Slowing down the class

Research has shown (as if we needed much research to know this!) that some students process questions slower than others.  This may be for a variety of reasons, among them that the student may be an introvert or shy, or may be a detailed thinker who wants to pause over certain parts of a question before giving an answer, or maybe the student wants to pose some interior counterarguments before answering.  There are minds that barge ahead at 80 miles and hour, and others which cruise at 35.

For this reason, a teacher should always leave breathing room for answers and points of view to develop. Even rapid-fire thinkers will appreciate the stress-free, tranquil atmosphere of a moderated pace.

Leaving an even longer time to respond would be a good idea in many situations in a classroom. Let’s say you pose the question, “Are good manners important?” when discussing Huckleberry Finn’s objections to Miss Watson.  That answer requires some thought and requiring an instant answer would guaranty a superficial discussion.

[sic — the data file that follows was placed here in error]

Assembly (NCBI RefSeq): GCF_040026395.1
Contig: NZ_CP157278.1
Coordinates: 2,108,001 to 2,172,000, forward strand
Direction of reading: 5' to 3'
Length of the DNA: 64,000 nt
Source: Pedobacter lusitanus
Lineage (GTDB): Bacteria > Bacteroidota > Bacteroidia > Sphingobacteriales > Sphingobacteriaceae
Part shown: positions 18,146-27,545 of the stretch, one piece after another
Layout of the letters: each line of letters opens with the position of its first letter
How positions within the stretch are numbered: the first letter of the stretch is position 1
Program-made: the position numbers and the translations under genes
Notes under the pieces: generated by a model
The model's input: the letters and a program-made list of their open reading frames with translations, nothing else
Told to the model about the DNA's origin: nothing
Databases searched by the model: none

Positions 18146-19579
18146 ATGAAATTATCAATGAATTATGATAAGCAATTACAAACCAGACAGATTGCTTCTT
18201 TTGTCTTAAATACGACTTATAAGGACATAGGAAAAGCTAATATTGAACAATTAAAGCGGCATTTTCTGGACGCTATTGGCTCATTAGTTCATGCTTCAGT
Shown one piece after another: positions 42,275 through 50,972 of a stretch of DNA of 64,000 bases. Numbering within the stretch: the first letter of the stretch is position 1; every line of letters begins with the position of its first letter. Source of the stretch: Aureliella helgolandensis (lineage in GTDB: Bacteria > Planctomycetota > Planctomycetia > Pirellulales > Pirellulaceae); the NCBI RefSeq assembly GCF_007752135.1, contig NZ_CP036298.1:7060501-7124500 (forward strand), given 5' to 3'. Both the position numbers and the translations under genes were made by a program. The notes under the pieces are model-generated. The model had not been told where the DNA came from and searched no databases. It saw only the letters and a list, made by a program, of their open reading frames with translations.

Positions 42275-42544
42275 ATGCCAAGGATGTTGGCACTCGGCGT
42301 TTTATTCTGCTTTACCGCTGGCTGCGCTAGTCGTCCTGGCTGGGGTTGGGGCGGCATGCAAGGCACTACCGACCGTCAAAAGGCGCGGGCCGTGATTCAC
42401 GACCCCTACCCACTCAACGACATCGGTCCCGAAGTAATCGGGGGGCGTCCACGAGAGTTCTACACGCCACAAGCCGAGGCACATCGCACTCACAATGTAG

EXERCISE:  After posing a meaty question or introducing a poem or story, leave an extended period for reflection and meditation.  Not every such period need be the same.  Here are variations:

Allow the students to refer to their books during the period, as long as they are quiet

Allow the students to take notes or make lists

Turn off the lights so they can meditate quietly on the issue for a given period, perhaps 3-5 minutes.

If reflecting on a poem (it would have to short-ish), have each student, or a selected group of students, read it aloud so that everyone can hear it read at least six times, with a pause between readers.  Then turn off the lights and allow 2-3 minutes of meditation.

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